What happens if I overdose?

Seek emergency medical attention or call the Poison Help line at 1-800-222-1222.

What should I avoid while taking lamivudine?

Taking this medication will not prevent you from passing HIV to other people. Avoid having unprotected sex or sharing razors or toothbrushes. Talk with your doctor about safe ways to prevent HIV transmission during sex. Sharing drug or medicine needles is never safe, even for a healthy person.

Lamivudine side effects

Get emergency medical help if you have any of these signs of an allergic reaction: hives; difficult breathing; swelling of your face, lips, tongue, or throat.

This medication may cause lactic acidosis (a build-up of lactic acid in the body, which can be fatal). Lactic acidosis can start slowly and get worse over time. Get emergency medical help if you have even mild symptoms of lactic acidosis, such as: muscle pain or weakness, numb or cold feeling in your arms and legs, trouble breathing, stomach pain, nausea with vomiting, fast or uneven heart rate, dizziness, or feeling very weak or tired.

Stop using lamivudine and call your doctor at once if you have a serious side effect such as:

  • signs of a new infection such as fever, chills, sore throat, flu symptoms, easy bruising or unusual bleeding, loss of appetite, mouth sores;

  • severe pain in your upper stomach spreading to your back, nausea and vomiting, fast heart rate;

  • nausea, upper stomach pain, itching, loss of appetite, dark urine, clay-colored stools, jaundice (yellowing of the skin or eyes);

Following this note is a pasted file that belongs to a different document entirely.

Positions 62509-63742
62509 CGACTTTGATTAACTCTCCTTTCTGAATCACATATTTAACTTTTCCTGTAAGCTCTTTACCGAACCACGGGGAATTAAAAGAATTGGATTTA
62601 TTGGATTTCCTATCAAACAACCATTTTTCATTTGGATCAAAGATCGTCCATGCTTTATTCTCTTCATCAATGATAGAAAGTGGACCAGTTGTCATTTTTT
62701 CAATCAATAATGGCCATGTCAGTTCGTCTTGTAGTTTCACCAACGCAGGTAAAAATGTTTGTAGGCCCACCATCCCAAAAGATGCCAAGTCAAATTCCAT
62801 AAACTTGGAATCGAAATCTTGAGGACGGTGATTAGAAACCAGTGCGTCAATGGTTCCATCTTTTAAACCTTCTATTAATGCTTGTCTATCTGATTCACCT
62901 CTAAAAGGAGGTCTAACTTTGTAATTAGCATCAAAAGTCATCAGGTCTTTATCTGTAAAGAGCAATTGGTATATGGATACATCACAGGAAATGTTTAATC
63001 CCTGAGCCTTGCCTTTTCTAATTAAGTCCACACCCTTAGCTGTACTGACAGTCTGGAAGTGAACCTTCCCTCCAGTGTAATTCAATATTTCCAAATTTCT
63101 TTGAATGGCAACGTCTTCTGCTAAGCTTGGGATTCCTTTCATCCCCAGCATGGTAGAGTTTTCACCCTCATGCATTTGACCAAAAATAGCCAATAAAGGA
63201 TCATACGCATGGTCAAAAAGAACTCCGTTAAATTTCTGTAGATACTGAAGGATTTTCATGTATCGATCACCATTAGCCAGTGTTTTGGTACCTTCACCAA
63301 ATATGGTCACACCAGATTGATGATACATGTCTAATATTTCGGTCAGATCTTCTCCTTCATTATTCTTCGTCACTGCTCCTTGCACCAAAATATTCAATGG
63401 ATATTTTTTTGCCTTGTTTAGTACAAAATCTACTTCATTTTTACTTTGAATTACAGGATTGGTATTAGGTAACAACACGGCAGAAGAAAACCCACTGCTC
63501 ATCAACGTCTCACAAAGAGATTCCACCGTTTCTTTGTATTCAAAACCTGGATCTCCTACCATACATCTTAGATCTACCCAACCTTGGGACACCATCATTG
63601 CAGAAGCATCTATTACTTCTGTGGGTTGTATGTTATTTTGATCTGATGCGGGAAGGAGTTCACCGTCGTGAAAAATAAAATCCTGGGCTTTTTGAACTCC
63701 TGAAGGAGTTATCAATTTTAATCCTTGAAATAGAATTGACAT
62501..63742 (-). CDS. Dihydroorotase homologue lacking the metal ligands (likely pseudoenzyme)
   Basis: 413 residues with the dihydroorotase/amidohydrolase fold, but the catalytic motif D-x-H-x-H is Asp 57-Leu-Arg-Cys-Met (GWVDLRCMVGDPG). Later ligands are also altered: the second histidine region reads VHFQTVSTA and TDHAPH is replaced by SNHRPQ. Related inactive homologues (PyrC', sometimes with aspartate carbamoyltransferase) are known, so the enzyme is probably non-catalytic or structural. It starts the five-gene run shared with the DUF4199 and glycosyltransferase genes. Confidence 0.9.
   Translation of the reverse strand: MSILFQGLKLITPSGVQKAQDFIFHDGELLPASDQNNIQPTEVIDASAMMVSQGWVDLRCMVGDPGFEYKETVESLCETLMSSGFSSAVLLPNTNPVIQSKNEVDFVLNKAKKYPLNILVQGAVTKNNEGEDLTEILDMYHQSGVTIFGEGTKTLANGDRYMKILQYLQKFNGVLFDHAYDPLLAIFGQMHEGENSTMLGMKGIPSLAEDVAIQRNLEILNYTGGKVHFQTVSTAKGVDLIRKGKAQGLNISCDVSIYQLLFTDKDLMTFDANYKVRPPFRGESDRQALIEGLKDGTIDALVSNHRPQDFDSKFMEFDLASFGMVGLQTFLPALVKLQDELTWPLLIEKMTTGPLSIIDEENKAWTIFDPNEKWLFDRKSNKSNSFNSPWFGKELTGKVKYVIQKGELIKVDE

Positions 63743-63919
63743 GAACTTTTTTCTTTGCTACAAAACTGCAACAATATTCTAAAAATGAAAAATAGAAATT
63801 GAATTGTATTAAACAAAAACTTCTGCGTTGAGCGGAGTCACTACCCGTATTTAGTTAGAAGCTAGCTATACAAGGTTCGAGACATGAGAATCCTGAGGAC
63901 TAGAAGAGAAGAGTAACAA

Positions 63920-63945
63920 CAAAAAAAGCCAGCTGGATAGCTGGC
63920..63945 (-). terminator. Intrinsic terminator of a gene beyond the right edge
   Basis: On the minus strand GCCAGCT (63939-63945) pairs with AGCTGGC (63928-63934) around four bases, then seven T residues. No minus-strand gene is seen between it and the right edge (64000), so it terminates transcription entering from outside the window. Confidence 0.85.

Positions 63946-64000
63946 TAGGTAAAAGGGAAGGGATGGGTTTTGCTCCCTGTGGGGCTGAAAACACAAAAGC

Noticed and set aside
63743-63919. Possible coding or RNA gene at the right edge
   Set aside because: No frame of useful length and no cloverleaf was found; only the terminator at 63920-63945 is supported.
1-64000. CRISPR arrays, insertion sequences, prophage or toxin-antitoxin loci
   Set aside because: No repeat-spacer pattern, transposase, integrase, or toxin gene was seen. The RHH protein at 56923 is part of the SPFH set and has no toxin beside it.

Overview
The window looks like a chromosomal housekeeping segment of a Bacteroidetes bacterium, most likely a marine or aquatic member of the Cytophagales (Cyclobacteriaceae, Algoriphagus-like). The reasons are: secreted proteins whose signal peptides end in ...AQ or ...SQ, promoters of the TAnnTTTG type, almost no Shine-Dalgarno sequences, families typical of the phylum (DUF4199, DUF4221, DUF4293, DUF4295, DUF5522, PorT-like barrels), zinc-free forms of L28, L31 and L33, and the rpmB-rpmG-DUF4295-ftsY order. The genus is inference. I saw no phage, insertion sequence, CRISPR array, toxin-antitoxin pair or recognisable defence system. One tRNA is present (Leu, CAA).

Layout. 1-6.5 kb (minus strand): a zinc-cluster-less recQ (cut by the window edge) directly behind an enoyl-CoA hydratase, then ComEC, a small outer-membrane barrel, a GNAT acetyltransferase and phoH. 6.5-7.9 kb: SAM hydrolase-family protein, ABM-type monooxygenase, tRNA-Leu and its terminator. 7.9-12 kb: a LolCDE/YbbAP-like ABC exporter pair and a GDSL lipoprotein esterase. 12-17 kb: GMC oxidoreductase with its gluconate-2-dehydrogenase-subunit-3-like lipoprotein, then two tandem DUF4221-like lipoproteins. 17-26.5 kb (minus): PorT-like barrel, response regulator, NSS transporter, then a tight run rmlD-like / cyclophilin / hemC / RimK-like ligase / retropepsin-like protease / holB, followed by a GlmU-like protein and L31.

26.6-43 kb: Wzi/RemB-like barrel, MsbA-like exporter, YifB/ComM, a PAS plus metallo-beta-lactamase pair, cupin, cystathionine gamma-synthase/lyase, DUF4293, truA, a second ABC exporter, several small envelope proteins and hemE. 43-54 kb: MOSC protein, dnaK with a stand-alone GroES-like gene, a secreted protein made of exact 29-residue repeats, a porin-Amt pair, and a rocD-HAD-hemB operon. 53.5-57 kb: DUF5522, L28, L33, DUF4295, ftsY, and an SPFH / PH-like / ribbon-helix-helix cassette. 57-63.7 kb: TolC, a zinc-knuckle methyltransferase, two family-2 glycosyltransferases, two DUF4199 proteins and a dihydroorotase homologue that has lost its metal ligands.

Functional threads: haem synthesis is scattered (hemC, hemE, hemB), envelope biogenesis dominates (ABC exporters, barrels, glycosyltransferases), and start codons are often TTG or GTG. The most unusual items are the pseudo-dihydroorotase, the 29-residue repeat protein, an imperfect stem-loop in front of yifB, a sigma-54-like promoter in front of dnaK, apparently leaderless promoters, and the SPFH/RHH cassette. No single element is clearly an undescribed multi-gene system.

• increased sweating, tremors in your hands, anxiety, feeling irritable, sleep problems (insomnia);

  • diarrhea, unexplained weight loss, menstrual changes, impotence, loss of interest in sex;

  • swelling in your neck or throat (enlarged thyroid);

  • problems with walking, breathing, speech, swallowing, or eye movement; or

  • severe lower back pain, loss of bladder or bowel control.

Less serious side effects may include:

  • cough;

  • headache;

  • mild tired feeling;

  • runny or stuffy nose;

  • mild diarrhea; or

  • changes in the shape or location of body fat (especially in your arms, legs, face, neck, breasts, and trunk).

This is not a complete list of side effects and others may occur. Call your doctor for medical advice about side effects. You may report side effects to FDA at 1-800-FDA-1088.

See also: Side effects (in more detail)

Lamivudine dosing information

Usual Adult Dose for HIV Infection:

150 mg orally twice a day or 300 mg orally once a day

Approved indication: In combination with other antiretroviral agents, for the treatment of HIV-1 infection

Usual Adult Dose for Chronic Hepatitis B:

100 mg orally once a day
Duration of therapy: The optimum duration of therapy is not known.

Approved indication: For the treatment of chronic HBV infection associated with evidence of hepatitis B viral replication and active liver inflammation

Usual Adult Dose for Nonoccupational Exposure:

(Not approved by FDA)

CDC recommendations: 150 mg orally twice a day or 300 mg orally once a day
Duration of therapy: 28 days

Comments:
-Lamivudine should be used in combination with efavirenz plus (zidovudine or tenofovir) or with lopinavir-ritonavir plus zidovudine.
-Prophylaxis should be started as soon as possible, within 72 hours of exposure.

Usual Adult Dose for Occupational Exposure:

(Not approved by FDA)

US Public Health Service working group recommendations:
Preferred dose: 300 mg orally once a day
-Alternative dose: 150 mg orally twice a day
Duration of therapy: 28 days, if tolerated

Comments:
-Lamivudine is recommended as a component in various alternative regimens for HIV postexposure prophylaxis.
-Prophylaxis should be started as soon as possible, preferably within hours after exposure.